“It was a race against time,” says former Sdat police officer

The research of a lifetime. The film “November”, released in theaters this Wednesday, recounts the investigations that followed the November 13 attacks. Jean Dujardin, Anaïs Demoustier and Sandrine Kiberlain play the roles of the policemen of the Sdat, the anti-terrorist subdirectorate of the judicial police, who tracked down for five days the accomplices of the terrorists who killed 131 people in Paris and Saint-Dennis.

“It was a race against time,” he says. 20 minutes Raphaëlle*, a former Sdat investigator who, like the characters in the film, did not count her hours to find Abdelhamid Abaaoud’s trail. The death of the terrorist, during an assault by the men of the Raid in Saint-Denis, “marked for us the beginning of the investigation”, she underlines.

The policewoman recently attended, with colleagues, the preview of the film. She gives us her impressions of the work of Cédric Jimmenez and tells us how he lived through this tragic night and the investigations carried out by the judicial police below.

What did you think of the film, you who were at the center of the investigation?

I went, with colleagues, to the preview. They found it a bit disturbing because, until now, we couldn’t really define what we had experienced. The investigation was so extraordinary that for some investigators it was difficult to find, after all these years, a “normal” life as a police officer.

“November” is above all an action movie that recounts the hunt for Abaaoud and the five days that followed November 13. It’s out of breath, but it’s still a fiction, it’s not a documentary. So there are things that do not conform to reality.

For example, the roles played by Jean Dujardin, Anaïs Demoustiers and Sandrine Kiberlain are inspired by various real police officers. But when Anaïs Demoustier operates alone, in reality, this would not be possible. An SDAT cop would never do that. We work with extreme rigor in these investigations, we do not do anything. But it was necessary for the stage springs. And it works fine.

Do you remember when you knew the attacks were underway?

It was a quiet afternoon. we were going home I remember that she was leaving work, it must have been 9 at night. They called me back on the way. The counterterrorism deputy director was inundated with calls, as were his deputy and department heads. When there is an attack, we do not need to call our colleagues again, they return to the department on their own initiative, to Levallois, as soon as they find out what is happening.

We took stock of the available staff and established the planned system. On November 13, it was the Paris judicial police, with the anti-terrorist section of the criminal squad, who made the first findings. We have united them to obtain information, to centralize it.

The Sdat was to coordinate the entire investigation. For this, he was able to count on the territorial network of the judicial police, count on the help of the scientific police, the DGSI and our colleagues in public security. We quickly established the toll free number, 197. It allowed us to get a woman’s testimony that saved us time in finding Abaaoud.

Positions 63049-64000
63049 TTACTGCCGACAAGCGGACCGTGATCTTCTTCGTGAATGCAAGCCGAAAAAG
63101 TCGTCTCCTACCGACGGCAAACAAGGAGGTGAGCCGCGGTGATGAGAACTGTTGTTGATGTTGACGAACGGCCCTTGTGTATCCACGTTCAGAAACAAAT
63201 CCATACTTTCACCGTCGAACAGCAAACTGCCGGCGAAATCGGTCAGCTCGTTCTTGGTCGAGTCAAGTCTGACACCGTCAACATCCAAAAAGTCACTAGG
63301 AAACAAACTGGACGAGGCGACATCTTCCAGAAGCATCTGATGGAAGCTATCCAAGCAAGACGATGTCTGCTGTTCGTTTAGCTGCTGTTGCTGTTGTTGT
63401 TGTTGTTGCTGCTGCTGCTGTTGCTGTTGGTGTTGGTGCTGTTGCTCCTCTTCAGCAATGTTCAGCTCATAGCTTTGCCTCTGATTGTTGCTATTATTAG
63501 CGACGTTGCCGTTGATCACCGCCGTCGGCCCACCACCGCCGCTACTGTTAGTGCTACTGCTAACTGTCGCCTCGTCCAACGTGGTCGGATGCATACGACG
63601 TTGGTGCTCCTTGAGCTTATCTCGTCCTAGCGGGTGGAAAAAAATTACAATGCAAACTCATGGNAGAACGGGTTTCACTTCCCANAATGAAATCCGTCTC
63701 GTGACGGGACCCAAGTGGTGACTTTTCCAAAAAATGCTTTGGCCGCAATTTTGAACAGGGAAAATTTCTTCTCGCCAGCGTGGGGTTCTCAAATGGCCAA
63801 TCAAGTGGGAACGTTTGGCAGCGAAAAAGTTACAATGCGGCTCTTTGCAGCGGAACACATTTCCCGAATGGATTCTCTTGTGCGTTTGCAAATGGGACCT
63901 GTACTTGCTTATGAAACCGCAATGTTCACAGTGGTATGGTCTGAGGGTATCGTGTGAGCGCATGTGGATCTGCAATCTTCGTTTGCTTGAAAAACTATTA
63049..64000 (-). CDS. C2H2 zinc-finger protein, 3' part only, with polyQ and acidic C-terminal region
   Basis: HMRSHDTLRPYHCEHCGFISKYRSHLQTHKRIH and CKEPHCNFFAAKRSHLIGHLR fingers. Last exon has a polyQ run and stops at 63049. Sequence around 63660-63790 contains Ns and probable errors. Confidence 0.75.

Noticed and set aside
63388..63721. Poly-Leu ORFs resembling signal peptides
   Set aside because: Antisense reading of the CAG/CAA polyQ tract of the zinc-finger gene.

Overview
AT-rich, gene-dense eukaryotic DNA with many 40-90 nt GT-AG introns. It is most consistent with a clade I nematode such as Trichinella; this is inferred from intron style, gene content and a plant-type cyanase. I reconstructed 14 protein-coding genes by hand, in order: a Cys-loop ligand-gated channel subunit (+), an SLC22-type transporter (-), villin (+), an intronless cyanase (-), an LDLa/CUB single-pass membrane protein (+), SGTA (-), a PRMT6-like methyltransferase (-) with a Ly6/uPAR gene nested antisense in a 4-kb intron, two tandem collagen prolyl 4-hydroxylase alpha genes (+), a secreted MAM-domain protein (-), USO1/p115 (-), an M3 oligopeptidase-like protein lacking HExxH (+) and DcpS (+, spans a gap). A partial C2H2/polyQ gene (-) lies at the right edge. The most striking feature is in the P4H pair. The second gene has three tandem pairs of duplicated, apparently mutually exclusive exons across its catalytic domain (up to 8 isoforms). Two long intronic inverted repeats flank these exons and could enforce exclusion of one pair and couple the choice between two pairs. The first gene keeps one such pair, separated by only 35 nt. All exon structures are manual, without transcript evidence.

Was the Sdat prepared to investigate an attack of this magnitude?

By definition, we are never prepared for the worst case scenario, we never knew it. On the other hand, since 2005, the Sdat had anticipated various attack scenarios. There had been attacks in Great Britain and we had told each other that a specific system had to be put in place if that happened in France. It is this system that we implemented on November 13: we are preparing to go, with different workshops to investigate. Everything is very formalized. This organization was anticipated and evolves after each attack, after feedback.

How was the atmosphere in Sdat in the days after the attacks?

Exactly like in the movie: there was tiredness, nervousness… We really wanted it to stop. It was necessary to neutralize the fleeing terrorists as soon as possible, because it was feared that a new attack would be committed on La Défense. It was a race against time.

In the police, when you go through hardships like this, the collective counts more than anything. We help each other, we listen to each other. We are driven by a mission that is a little beyond us, even on a personal level. We didn’t come home for days. If we hadn’t gotten along, it would never have been possible. All this has strengthened the ties that united us and that have become unbreakable.

Did you feel relieved after the raid on Saint-Denis for the Raid?

In fact, as the film clearly shows, Abaaoud’s neutralization marked the beginning of the investigation for us. We must not forget that the investigations lasted more than four years and that the trial was very recent! We went to 25 countries, we maintained hundreds of police custody, we wrote thousands of reports… It was several years of very intense collective work.

Several countries around the world have asked us for feedback, because France was one of the few European countries that was so affected by the attacks. From then on, the Sdat gained in expertise, progressed in its organization, obtained reinforcements… The experience of the judicial police in terms of inquiries and investigations in general is extraordinary, especially in the case of multiple victims, which fortunately is exceptional. .

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